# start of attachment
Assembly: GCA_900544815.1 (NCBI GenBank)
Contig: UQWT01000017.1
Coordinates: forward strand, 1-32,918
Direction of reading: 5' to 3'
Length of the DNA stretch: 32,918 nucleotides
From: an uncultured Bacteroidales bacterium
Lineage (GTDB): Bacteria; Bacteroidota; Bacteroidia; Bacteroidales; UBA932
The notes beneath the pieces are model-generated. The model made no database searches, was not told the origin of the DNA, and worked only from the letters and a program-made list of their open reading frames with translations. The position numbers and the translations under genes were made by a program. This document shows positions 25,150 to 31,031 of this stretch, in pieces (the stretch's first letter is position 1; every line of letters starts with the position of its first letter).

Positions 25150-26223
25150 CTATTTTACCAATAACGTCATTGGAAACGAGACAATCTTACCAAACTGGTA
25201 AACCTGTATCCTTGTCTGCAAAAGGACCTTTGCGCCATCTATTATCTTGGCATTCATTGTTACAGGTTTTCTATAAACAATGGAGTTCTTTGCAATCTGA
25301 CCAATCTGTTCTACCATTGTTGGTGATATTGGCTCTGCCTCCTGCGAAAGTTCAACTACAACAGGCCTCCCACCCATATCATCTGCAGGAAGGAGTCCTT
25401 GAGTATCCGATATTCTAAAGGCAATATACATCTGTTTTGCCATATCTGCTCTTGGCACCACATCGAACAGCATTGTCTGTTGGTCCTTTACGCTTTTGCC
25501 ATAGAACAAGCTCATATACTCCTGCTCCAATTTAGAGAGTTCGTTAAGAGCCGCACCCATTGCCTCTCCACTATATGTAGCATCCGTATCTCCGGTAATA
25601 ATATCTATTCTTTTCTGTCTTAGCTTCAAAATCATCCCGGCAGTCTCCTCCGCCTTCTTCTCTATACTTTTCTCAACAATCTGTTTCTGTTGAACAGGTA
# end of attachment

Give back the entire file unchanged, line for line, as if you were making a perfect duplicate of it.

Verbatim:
Assembly: GCA_900544815.1 (NCBI GenBank)
Contig: UQWT01000017.1
Coordinates: forward strand, 1-32,918
Direction of reading: 5' to 3'
Length of the DNA stretch: 32,918 nucleotides
From: an uncultured Bacteroidales bacterium
Lineage (GTDB): Bacteria; Bacteroidota; Bacteroidia; Bacteroidales; UBA932
The notes beneath the pieces are model-generated. The model made no database searches, was not told the origin of the DNA, and worked only from the letters and a program-made list of their open reading frames with translations. The position numbers and the translations under genes were made by a program. This document shows positions 25,150 to 31,031 of this stretch, in pieces (the stretch's first letter is position 1; every line of letters starts with the position of its first letter).

Positions 25150-26223
25150 CTATTTTACCAATAACGTCATTGGAAACGAGACAATCTTACCAAACTGGTA
25201 AACCTGTATCCTTGTCTGCAAAAGGACCTTTGCGCCATCTATTATCTTGGCATTCATTGTTACAGGTTTTCTATAAACAATGGAGTTCTTTGCAATCTGA
25301 CCAATCTGTTCTACCATTGTTGGTGATATTGGCTCTGCCTCCTGCGAAAGTTCAACTACAACAGGCCTCCCACCCATATCATCTGCAGGAAGGAGTCCTT
25401 GAGTATCCGATATTCTAAAGGCAATATACATCTGTTTTGCCATATCTGCTCTTGGCACCACATCGAACAGCATTGTCTGTTGGTCCTTTACGCTTTTGCC
25501 ATAGAACAAGCTCATATACTCCTGCTCCAATTTAGAGAGTTCGTTAAGAGCCGCACCCATTGCCTCTCCACTATATGTAGCATCCGTATCTCCGGTAATA
25601 ATATCTATTCTTTTCTGTCTTAGCTTCAAAATCATCCCGGCAGTCTCCTCCGCCTTCTTCTCTATACTTTTCTCAACAATCTGTTTCTGTTGAACAGGTA